Sarah Peters: Portrait of a Bearded Man with Triangular Base, 2015, bronze, 17½ by 7 by 13 inches; at Eleven Rivington.

They sit on tall gray pedestals, resembling five black holes with gravitational fields so strong that even light can’t escape. The bronze heads that Sarah Peters recently showed at Eleven Rivington pulled passing viewers inexorably into their orbit.

Expert in traditional sculptural techniques and working in wax, clay and bronze for over a decade, Peters has been patiently forging a contemporary aesthetic linking her modestly scaled figural objects to the vast galaxy of art historical sculpture. She has taken figural references to classicism and modernist sculpture and mixed them with outsider art and popular culture, distilling everything slowly into the crucible of her fears and desires until finally arriving at this—five bronze heads (two men, two women and a boy), all patinated a light-sucking dark bitter chocolate.

Approached from the back, Woman with Headdress (2015) appears as a burnt-umber ziggurat of cascading curls that are cleaved by a central furrow, as if parted with an axe. The stability of this blank triangle is belied by the front: from the hair cave emerges a sharply featured face with cleanly scooped-out eye sockets and a gaping mouth that is screaming, retching or awaiting oral penetration.

In these sculptures, abstractions of facial details signify both emotions and art historical styles, with Peters adroitly navigating between the two. The way the wavering ellipsoid mouths of the two female heads suggest wailing, Greek tragedy masks and inflatable sex dolls is a mark of her subtle humor.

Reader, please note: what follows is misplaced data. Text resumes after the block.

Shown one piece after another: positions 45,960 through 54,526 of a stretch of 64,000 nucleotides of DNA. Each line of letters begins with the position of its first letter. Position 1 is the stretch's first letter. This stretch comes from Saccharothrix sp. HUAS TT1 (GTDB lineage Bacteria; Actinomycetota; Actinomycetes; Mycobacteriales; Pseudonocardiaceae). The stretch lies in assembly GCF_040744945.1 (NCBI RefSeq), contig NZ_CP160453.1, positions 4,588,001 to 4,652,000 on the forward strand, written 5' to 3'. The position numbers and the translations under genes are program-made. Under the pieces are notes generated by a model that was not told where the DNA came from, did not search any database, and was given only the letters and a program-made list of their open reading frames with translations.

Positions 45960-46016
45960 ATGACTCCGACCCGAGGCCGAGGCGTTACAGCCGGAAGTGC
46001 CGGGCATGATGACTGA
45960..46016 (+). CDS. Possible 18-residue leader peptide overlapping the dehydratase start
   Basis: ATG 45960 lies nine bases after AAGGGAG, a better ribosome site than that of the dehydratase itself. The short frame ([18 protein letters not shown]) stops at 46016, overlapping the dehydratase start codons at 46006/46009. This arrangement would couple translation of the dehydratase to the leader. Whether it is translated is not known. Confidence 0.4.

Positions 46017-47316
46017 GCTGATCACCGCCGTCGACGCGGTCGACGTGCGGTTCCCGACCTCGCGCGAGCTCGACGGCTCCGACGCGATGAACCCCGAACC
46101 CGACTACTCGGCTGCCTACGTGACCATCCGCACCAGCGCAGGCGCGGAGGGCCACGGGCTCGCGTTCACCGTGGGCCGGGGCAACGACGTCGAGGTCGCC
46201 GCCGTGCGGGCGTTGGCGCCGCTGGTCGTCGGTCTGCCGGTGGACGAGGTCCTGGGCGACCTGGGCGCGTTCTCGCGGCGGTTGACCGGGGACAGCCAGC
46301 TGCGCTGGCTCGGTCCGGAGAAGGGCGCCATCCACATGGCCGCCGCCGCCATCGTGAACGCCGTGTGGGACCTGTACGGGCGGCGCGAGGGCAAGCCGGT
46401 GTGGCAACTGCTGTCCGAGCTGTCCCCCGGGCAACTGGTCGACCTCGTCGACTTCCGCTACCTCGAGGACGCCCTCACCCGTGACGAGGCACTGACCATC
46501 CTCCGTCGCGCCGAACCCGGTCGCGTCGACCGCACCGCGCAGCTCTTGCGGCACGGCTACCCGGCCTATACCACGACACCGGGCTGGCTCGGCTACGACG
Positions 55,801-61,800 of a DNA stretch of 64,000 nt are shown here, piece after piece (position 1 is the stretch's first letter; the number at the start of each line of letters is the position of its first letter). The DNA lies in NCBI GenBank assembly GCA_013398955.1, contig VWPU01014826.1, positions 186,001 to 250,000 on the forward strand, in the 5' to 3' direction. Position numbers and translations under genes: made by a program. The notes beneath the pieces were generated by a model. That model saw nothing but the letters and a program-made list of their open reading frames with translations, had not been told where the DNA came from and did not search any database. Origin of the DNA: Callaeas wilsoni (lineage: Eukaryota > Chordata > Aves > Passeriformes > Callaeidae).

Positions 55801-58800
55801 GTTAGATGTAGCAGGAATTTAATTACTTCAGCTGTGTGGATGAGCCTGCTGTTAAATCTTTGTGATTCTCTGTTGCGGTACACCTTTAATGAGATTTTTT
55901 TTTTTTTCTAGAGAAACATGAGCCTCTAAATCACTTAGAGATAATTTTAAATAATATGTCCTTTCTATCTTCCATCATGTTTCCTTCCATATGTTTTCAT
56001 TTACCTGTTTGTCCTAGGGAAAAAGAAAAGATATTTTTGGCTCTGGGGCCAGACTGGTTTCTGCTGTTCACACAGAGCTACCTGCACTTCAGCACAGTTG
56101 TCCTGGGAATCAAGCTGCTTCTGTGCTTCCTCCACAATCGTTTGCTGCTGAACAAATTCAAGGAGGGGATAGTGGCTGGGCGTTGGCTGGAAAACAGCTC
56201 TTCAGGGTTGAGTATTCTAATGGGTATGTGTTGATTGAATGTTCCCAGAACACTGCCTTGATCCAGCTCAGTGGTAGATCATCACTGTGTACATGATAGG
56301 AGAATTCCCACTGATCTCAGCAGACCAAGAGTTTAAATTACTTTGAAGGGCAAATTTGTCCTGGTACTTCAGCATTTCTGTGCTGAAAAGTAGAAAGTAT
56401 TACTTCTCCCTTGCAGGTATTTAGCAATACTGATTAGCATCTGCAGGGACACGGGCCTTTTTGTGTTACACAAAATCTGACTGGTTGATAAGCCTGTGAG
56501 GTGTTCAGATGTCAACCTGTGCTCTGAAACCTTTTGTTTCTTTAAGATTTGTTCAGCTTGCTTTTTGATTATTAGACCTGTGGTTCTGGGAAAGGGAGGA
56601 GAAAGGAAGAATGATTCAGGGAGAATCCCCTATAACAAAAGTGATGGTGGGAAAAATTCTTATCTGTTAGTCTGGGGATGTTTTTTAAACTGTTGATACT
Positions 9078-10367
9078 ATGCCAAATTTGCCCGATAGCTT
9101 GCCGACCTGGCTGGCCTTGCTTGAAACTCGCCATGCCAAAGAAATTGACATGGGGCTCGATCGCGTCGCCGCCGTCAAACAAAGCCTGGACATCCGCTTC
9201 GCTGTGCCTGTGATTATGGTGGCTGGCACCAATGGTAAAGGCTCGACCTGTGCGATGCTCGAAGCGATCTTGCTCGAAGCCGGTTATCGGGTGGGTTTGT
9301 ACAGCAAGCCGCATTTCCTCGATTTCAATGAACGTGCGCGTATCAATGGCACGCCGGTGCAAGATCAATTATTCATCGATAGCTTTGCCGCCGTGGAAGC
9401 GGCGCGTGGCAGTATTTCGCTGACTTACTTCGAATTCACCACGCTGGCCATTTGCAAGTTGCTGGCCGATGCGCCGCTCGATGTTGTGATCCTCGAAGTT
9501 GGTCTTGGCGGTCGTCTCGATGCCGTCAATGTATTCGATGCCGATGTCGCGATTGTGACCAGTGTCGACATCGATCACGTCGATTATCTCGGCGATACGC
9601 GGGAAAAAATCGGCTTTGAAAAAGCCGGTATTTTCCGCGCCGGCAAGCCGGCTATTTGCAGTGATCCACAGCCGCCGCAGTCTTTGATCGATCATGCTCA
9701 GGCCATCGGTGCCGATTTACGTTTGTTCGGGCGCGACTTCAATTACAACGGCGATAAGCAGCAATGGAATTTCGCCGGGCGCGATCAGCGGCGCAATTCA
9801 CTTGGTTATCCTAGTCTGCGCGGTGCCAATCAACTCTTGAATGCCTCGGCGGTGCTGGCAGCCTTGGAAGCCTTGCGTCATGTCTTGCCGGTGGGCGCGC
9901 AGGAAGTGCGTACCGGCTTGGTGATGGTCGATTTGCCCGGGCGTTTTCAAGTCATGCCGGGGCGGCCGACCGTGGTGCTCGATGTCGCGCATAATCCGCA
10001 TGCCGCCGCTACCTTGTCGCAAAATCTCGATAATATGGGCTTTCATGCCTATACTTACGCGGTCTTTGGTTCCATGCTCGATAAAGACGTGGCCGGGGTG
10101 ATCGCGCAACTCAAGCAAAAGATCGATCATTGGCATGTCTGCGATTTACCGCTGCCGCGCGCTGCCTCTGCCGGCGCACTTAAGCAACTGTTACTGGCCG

Peters is particularly deft in her portrayal of hair, which she uses as texture, pattern, support and framing device as well as to communicate cultural ideas of wildness and control. Scalloped hair patterns provide textural contrast in all the sculptures but to different effects. For example, the tight curls of the long beards of two Assyrian-like heads project control, wisdom and authority in concert with the erect forward thrust of the heads’ phallic forms. Details in Portrait of a Bearded Man (2014), such as incised brows, downturned mouth, sunken cheeks, curved neck and a gently cleft, buttocks-like forehead suggest the character of loyal elder. A
more severe, authoritative leader is portrayed in Portrait of a Bearded Man with Triangular Base (2015), which features prominent cheeks, distended eyes, ventriloquist dummy-like lips, sharp nose, glossy bald pate and a stylized geometric substitute for a neck. In light of Peters’s previous work invoking cults and extremist figures, we could easily view these two works as depictions of outsiders.

Why do Peters’s heads feel so powerful? It’s difficult to look at the overt references to Assyrian sculpture and not be reminded of ISIS’s recent destruction of artifacts, to say nothing of the group’s predilection for decapitation. But Peters’s work is disturbing precisely because of the seamless way these references are intertwined with all the others. The implacability of male authority, the moralizing ferocity of female subjugation and the vulnerability of childhood are woven together to present an undercurrent of violence and horror, which becomes manifest upon reflection, but is obscured by Peters’s absurdist humor and sly feminism.